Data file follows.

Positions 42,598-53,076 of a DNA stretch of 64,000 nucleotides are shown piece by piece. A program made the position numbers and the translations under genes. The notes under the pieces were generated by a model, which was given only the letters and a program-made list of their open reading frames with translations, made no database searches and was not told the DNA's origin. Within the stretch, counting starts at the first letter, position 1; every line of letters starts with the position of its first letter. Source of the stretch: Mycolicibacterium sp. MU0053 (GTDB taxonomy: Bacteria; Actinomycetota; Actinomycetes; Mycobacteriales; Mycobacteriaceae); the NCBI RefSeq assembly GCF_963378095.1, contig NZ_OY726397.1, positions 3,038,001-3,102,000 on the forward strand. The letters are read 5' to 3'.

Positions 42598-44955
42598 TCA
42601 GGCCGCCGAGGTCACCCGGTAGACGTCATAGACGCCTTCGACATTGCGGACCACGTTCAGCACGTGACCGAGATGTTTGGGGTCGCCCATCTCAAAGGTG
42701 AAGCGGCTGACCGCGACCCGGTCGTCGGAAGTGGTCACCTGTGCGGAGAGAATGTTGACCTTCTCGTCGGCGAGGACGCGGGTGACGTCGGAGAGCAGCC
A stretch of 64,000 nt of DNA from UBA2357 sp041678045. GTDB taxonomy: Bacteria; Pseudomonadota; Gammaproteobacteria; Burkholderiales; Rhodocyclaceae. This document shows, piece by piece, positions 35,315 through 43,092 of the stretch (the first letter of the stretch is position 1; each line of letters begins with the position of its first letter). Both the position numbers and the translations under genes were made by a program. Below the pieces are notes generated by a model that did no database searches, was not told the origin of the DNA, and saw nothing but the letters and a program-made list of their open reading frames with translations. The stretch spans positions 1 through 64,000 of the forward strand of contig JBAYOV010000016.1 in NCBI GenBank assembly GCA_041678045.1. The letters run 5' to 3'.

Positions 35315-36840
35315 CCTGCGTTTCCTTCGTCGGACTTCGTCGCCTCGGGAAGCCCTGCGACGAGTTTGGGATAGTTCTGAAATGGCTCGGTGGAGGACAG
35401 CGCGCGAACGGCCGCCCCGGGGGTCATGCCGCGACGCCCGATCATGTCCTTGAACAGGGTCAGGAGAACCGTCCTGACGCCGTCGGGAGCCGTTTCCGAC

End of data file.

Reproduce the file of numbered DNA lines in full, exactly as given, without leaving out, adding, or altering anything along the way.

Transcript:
Positions 42,598-53,076 of a DNA stretch of 64,000 nucleotides are shown piece by piece. A program made the position numbers and the translations under genes. The notes under the pieces were generated by a model, which was given only the letters and a program-made list of their open reading frames with translations, made no database searches and was not told the DNA's origin. Within the stretch, counting starts at the first letter, position 1; every line of letters starts with the position of its first letter. Source of the stretch: Mycolicibacterium sp. MU0053 (GTDB taxonomy: Bacteria; Actinomycetota; Actinomycetes; Mycobacteriales; Mycobacteriaceae); the NCBI RefSeq assembly GCF_963378095.1, contig NZ_OY726397.1, positions 3,038,001-3,102,000 on the forward strand. The letters are read 5' to 3'.

Positions 42598-44955
42598 TCA
42601 GGCCGCCGAGGTCACCCGGTAGACGTCATAGACGCCTTCGACATTGCGGACCACGTTCAGCACGTGACCGAGATGTTTGGGGTCGCCCATCTCAAAGGTG
42701 AAGCGGCTGACCGCGACCCGGTCGTCGGAAGTGGTCACCTGTGCGGAGAGAATGTTGACCTTCTCGTCGGCGAGGACGCGGGTGACGTCGGAGAGCAGCC
A stretch of 64,000 nt of DNA from UBA2357 sp041678045. GTDB taxonomy: Bacteria; Pseudomonadota; Gammaproteobacteria; Burkholderiales; Rhodocyclaceae. This document shows, piece by piece, positions 35,315 through 43,092 of the stretch (the first letter of the stretch is position 1; each line of letters begins with the position of its first letter). Both the position numbers and the translations under genes were made by a program. Below the pieces are notes generated by a model that did no database searches, was not told the origin of the DNA, and saw nothing but the letters and a program-made list of their open reading frames with translations. The stretch spans positions 1 through 64,000 of the forward strand of contig JBAYOV010000016.1 in NCBI GenBank assembly GCA_041678045.1. The letters run 5' to 3'.

Positions 35315-36840
35315 CCTGCGTTTCCTTCGTCGGACTTCGTCGCCTCGGGAAGCCCTGCGACGAGTTTGGGATAGTTCTGAAATGGCTCGGTGGAGGACAG
35401 CGCGCGAACGGCCGCCCCGGGGGTCATGCCGCGACGCCCGATCATGTCCTTGAACAGGGTCAGGAGAACCGTCCTGACGCCGTCGGGAGCCGTTTCCGAC